Reflecting on UN Night: On the road to intercultural understanding or cultural isolation?
Dr Frazer Cairns, Former Head of Dover Campus
Even though it is difficult not to smile when you come out of a Physics class and, tucked away in a corner of the campus, there are 30 young people dressed in wellington boots stamping out a South African gumboot dance in unison, it is important to question the basis of UN Night. Yes, all of the work is choreographed by the students; yes, the food is magnificent (though my usual ‘buffet breakfast’ approach of anything-that-looks-nice led to a combination this year of satay, South African sausages, scones and kimchi); yes, the rehearsals are often carried out in the funniest of places; and yes, the final performances are an extraordinary explosion of student talent and enthusiasm. Yet one of the most well known thinkers in international education, George Walker, one time Director General of the International Baccalaureate Organisation, was critical of such things. He often made the point that international education was not just a question of ‘the four fs’ – food, festivals, fashion and flags.
In some ways the question we should ask about events like UN Night reflects the debate around the concepts of ‘multiculturalism’ and ‘interculturalism.’ Does UN Night, through the celebration of difference, merely emphasise that difference or does it go further and help people to understand each other’s cultures, share them and so find common ground?
The term multiculturalism emerged in the 1960s and 1970s in countries like Canada and Australia. It corresponds to the demand that cultural diversity be accepted and accommodated. Canadian Prime Minister Pierre Elliot Trudeau, for example, put forward the idea in 1971 that ‘‘a policy of multiculturalism … is basically the conscious support of individual freedom of choice. We are free to be ourselves.’’ Interculturalism, in the other hand, describes a situation where there is an explicit aim to facilitate dialogue, exchange and reciprocal understanding between people of different backgrounds. In general, being geared toward interaction and dialogue, interculturalism aims for something greater than coexistence. There is an emphasis on societal cohesion and citizenship and perhaps most challengingly, whereas multiculturalism may be relativistic (‘well that’s just how things are for people like them’) interculturalism is more likely to lead to an analysis (and possible critique) of cultural practices as part of the process of intercultural dialogue.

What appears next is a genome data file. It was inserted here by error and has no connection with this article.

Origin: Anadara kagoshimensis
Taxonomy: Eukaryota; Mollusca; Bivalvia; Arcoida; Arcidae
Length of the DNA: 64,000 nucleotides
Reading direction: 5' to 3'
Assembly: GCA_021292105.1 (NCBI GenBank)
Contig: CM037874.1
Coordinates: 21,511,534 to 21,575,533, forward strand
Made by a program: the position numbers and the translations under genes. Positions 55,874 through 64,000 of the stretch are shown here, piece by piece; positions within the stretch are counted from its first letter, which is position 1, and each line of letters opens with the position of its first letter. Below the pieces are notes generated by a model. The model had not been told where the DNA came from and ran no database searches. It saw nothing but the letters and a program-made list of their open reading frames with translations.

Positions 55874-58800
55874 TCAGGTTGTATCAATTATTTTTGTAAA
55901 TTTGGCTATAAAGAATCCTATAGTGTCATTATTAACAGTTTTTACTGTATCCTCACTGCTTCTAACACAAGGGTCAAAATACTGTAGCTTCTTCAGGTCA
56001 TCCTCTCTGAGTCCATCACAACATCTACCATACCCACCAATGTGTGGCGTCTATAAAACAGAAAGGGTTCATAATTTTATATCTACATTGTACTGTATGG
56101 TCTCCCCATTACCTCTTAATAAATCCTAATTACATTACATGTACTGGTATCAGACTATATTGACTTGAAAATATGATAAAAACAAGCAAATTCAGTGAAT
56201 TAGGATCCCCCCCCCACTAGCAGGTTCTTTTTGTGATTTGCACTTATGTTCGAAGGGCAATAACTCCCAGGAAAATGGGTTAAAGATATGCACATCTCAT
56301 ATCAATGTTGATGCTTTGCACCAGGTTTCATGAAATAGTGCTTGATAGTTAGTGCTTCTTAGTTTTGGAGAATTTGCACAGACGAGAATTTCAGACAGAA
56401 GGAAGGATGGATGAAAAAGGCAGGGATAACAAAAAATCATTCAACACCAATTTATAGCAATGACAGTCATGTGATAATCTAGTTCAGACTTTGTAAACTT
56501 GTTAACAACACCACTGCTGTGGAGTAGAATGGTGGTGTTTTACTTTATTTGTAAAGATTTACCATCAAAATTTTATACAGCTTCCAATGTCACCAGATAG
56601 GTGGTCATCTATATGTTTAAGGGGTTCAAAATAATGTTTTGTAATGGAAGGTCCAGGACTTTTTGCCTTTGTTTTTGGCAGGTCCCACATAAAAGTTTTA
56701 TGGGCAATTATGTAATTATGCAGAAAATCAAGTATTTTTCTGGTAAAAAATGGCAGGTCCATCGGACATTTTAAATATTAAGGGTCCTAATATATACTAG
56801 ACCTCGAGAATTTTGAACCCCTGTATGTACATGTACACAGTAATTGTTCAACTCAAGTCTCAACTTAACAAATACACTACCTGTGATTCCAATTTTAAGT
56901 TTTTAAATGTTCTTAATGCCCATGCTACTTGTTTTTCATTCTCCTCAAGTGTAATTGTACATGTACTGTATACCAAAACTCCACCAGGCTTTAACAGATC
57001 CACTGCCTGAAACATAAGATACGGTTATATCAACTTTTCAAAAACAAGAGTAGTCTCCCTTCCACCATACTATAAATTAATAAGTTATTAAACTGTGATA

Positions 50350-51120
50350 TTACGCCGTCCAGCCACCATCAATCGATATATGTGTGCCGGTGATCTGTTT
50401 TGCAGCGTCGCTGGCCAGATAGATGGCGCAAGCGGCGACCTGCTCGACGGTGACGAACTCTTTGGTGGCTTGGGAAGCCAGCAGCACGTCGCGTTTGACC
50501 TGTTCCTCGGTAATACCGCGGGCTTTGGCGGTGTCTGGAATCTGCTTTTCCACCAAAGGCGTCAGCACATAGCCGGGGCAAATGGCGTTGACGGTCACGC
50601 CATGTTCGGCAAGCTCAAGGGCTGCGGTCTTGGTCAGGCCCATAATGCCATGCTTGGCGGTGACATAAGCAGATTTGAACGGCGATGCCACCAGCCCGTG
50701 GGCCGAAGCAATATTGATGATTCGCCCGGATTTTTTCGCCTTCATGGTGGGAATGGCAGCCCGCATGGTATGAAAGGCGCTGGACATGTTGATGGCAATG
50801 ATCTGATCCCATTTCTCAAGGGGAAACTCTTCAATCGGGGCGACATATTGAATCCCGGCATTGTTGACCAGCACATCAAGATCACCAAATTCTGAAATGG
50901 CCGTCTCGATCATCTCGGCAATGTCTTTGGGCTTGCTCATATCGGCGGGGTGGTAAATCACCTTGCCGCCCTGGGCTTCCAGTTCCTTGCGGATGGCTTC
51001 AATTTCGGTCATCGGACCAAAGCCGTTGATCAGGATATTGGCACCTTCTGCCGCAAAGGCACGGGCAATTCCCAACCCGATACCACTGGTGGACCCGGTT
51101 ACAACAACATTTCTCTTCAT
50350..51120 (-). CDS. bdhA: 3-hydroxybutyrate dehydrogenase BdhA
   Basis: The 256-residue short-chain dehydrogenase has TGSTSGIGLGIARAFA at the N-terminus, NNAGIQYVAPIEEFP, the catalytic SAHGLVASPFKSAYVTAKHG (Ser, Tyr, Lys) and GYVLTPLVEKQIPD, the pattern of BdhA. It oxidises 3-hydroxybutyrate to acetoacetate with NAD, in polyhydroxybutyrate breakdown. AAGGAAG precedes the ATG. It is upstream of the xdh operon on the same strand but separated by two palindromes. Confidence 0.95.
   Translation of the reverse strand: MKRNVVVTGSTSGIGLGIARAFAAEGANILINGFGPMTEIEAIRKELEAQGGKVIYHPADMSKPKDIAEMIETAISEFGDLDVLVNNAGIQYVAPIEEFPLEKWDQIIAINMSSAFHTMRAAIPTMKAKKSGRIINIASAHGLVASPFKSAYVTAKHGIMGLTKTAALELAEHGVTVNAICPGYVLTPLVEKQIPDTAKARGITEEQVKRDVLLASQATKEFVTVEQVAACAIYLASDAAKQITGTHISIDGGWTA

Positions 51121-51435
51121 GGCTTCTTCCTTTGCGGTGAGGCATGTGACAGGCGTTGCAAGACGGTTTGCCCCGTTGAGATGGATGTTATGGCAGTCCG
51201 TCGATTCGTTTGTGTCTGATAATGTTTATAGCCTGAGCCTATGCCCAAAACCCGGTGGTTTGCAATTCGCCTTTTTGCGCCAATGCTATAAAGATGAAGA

If UN Night happens once a year, if Indians dance Indian dances, Russians dance Russian dances and Nigerians dance Nigerian dances, and if there is then little connection to the rest of our time (and each other) at school, then UN Night is an excellent example of multiculturalism in action. We are demonstrating a belief in tolerance between cultures and certainly tolerance is a good thing. But it is not always the case that multicultural places are open places. Different cultures can exist next to each other without much contact or participative interaction. In this way groups can become culturally isolated and isolation can lead to humiliation, or to being manipulated to feel humiliated. As Ian Hill (2006) has noted, with the right inducement, humiliated people retaliate.
But that is not what happens in UN Night. Norwegians, Singaporeans and Ukranians dance to bhangra, and South Americans dance the Waltz. Before and after the performances, UN Night acts as a springboard for discussion. And though UN Night is a very public display of cross-cultural engagement it is only part of the establishment of friendships and the ‘living in and with’ rather than ‘living alongside’ other cultures through which young people are challenged to evaluate the strengths and weaknesses of their own cultures and ways of life. What (hopefully) becomes clear is that, however rich it may be, no culture embodies all that is valuable in human life and develops the full range of human possibilities.
There are, of course, degrees of intercultural understanding that move from the cognitive to the affective domains: from knowledge about other cultures, including language, to skills in speaking other languages and critically analysing the reason behind certain behaviours, to empathy for those of another culture (which does not necessarily mean agreeing with all that the culture represents). During their time at UWCSEA our students plot their own individual journeys along this path. However, the Lebanese writer Aamin Maalouf (2002) urged us to see a ‘multiplicity of allegiances’ each with valid points of view, and UN Night is a joyous and enjoyable step in this direction.
Whether considered an example of multi- or interculturalism, a combination of scones and kimchi will always be a bad idea, however.
Hill, I. (2006) “Do International Baccalaureate programs internationalise or globalise?,” International Education Journal, 2006, 7(1), pp. 98-108.
Maalouf, A. (2000). In the Name of Identity: Violence and the Need to Belong. New York: Arcade Publishing.